President Obama's Trip to Jamaica II: 8 Lessons for Meeting Planners

President Obama visits Jamaica - Shaking hands with Governor General of JamaicaPresident Obama went to Jamaica last week to hold a series of meetings including bilateral talks with Jamaican Prime Minister Portia Simpson-Miller, and discussions with the leaders of the Caribbean Community (CARICOM), representing 15 countries in the Caribbean region in preparation for the Summit of the Americas in Panama. On the agenda were discussions about energy, security and reasserting the U.S. leadership role in the Caribbean.

Event planners organizing corporate or high profiles events can learn important lessons from President Obama's visit and the preparations for it.

Lessons for Event Planners

  1. Get the meeting venues in order.
    In preparation for President Obama's visit, sites were inspected and given a thorough clean up and, in some cases a facelift. Event planners need to be just as thorough when staging their events - particularly at foreign destinations.
     
  2. Rehearse and run through all important aspects of the meeting.
    All key aspects of Obama's visit were rehearsed from his arrival at Norman Manley International Airport and travel routes to the drills in which soldiers participated.
     
  3. When planning high profile events for dignitaries or celebrities, keep the arrival procedures simple and secure.
    Within 5 minutes of President Obama's arrival in Jamaica he boarded a helicopter and was whisked to Up Park Camp, the military location that is the headquarters of the Jamaica Defense Force. From there, he was quickly and safely transported to the Jamaica Pegasus Hotel in New Kingston.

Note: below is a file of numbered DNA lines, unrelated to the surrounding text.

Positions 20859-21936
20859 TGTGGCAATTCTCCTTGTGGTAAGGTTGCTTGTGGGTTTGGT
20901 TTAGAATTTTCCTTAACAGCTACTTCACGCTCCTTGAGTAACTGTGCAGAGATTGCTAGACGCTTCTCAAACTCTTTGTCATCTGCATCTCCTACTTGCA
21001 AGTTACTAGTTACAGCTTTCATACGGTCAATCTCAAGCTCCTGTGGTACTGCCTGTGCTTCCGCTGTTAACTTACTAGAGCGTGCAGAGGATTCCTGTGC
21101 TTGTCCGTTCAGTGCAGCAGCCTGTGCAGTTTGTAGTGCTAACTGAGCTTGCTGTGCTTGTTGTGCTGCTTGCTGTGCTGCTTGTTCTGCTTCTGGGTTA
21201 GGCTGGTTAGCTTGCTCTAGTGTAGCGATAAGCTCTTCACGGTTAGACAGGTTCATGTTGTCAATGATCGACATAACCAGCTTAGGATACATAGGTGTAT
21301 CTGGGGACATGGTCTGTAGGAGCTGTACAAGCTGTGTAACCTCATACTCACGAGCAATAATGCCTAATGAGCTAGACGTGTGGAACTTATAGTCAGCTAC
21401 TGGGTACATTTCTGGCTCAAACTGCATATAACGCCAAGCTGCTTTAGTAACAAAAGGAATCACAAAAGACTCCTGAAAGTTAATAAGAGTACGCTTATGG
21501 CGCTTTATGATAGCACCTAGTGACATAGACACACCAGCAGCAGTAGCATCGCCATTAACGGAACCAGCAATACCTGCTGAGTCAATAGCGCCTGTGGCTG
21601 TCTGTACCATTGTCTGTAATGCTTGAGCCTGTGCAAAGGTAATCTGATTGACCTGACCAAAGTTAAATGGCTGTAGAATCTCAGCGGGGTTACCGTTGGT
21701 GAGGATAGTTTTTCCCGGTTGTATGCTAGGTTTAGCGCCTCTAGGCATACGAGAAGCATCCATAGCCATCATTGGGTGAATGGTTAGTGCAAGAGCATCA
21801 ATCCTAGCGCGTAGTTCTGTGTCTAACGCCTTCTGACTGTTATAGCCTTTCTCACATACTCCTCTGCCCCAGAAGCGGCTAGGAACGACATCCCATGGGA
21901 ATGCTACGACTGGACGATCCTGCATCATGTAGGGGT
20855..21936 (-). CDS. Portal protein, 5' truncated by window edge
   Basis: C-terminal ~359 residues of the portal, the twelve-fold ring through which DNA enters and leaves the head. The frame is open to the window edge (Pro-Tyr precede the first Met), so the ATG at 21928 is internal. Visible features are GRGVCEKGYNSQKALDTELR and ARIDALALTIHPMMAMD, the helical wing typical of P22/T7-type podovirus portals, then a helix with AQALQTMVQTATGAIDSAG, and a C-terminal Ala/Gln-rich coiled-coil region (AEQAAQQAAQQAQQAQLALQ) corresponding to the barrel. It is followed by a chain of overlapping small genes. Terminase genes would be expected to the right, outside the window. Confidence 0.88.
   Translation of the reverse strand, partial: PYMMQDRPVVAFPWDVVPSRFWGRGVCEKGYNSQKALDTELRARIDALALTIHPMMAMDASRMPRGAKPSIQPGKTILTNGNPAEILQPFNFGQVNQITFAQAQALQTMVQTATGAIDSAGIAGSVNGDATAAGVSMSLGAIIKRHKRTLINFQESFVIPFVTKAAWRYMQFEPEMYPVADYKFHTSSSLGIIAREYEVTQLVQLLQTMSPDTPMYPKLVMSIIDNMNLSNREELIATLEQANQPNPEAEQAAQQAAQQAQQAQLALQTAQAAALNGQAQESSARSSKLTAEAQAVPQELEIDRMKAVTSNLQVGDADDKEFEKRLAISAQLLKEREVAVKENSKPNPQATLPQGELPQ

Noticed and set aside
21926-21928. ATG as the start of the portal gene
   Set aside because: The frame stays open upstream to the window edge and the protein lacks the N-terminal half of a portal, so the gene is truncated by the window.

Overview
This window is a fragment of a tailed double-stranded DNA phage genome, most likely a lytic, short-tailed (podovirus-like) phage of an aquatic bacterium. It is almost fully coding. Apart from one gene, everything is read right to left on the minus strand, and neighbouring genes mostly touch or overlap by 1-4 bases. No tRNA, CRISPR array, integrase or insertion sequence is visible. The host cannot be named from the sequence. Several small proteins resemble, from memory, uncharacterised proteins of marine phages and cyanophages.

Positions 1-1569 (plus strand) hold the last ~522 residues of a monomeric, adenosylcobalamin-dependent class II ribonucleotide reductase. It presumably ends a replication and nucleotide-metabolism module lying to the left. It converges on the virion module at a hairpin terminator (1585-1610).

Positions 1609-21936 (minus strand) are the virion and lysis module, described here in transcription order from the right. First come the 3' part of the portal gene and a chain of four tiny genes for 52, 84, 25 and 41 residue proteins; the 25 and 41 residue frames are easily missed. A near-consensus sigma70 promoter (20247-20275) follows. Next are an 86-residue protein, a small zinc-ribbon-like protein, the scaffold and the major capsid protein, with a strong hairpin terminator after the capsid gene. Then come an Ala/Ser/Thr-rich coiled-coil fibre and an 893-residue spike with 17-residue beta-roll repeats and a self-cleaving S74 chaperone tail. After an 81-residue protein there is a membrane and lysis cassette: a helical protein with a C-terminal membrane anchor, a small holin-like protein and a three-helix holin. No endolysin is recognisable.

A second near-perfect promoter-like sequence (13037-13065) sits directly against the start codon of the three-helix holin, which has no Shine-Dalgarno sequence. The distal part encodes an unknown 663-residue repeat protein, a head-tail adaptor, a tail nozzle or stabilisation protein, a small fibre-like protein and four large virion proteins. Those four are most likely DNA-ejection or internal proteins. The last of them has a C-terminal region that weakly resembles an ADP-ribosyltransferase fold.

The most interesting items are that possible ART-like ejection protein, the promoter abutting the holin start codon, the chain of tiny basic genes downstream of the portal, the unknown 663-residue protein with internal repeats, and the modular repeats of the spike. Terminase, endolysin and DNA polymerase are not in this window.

4. When security is key, buy-out a venue.
    All 300 rooms of the Jamaica Pegasus Hotel were used for President Obama and his delegation.

    (Some event organizers secure locations by buying out the floor on which the celebrities or public officials are staying as well as the floors above and below it.)
     
  5. President Obama Singing and Dancing to Bob MarleyWork a visit to local cultural sites or attractions into the agenda.
    Even though his time in Jamaica was brief, The Gleaner reported on President Obama's impromptu visit to the Bob Marley Museum. The tour guide revealed that the President danced and sang when Exodus, his favourite Bob Marley song, played. He revealed the fact that he had been listening to Bob Marley's music aboard Air Force One enroute to Jamaica.

    The president also visited National Heroes Park where he laid a wreath at the War Memorial.
     
  6. Seek Opportunities to Connect with Millennials and Other Young Leaders,
    They are the future of all organizations. At a time when many Associations are finding it challenging to attract younger members, this is important to remember. President Obama hosted a Town Hall with young Jamaican leaders at the University of the West Indies and launched the Young Leaders of the Americas (YLIA) initiative.
     

 

  1. Amplify your message by the use of technology and social media.
    President Obama's Town Hall at the University of the West Indies (UWI) was live streamed on YouTube and the White House website. The U.S. State Department shared videos of President Obama's arrival, and key meetings on YouTube, Facebook and Twitter. The videos went viral.
     
  2. Look for opportunities to involve local celebrities in your meetings and events.
    Tessanne Chin, winner of season 5 The Voice, was one of the entertainers and Olympic gold medalist Usain Bolt and Shelly-Ann Fraser-Pryce were invited to the Town Hall. President Obama took the opportunity to pose with Usain Bolt in his signature lightning bolt "to the world" pose.

     

    Photo Credits: Jamaica Information Service (JIS), Pete Souza(Official White House Photo)

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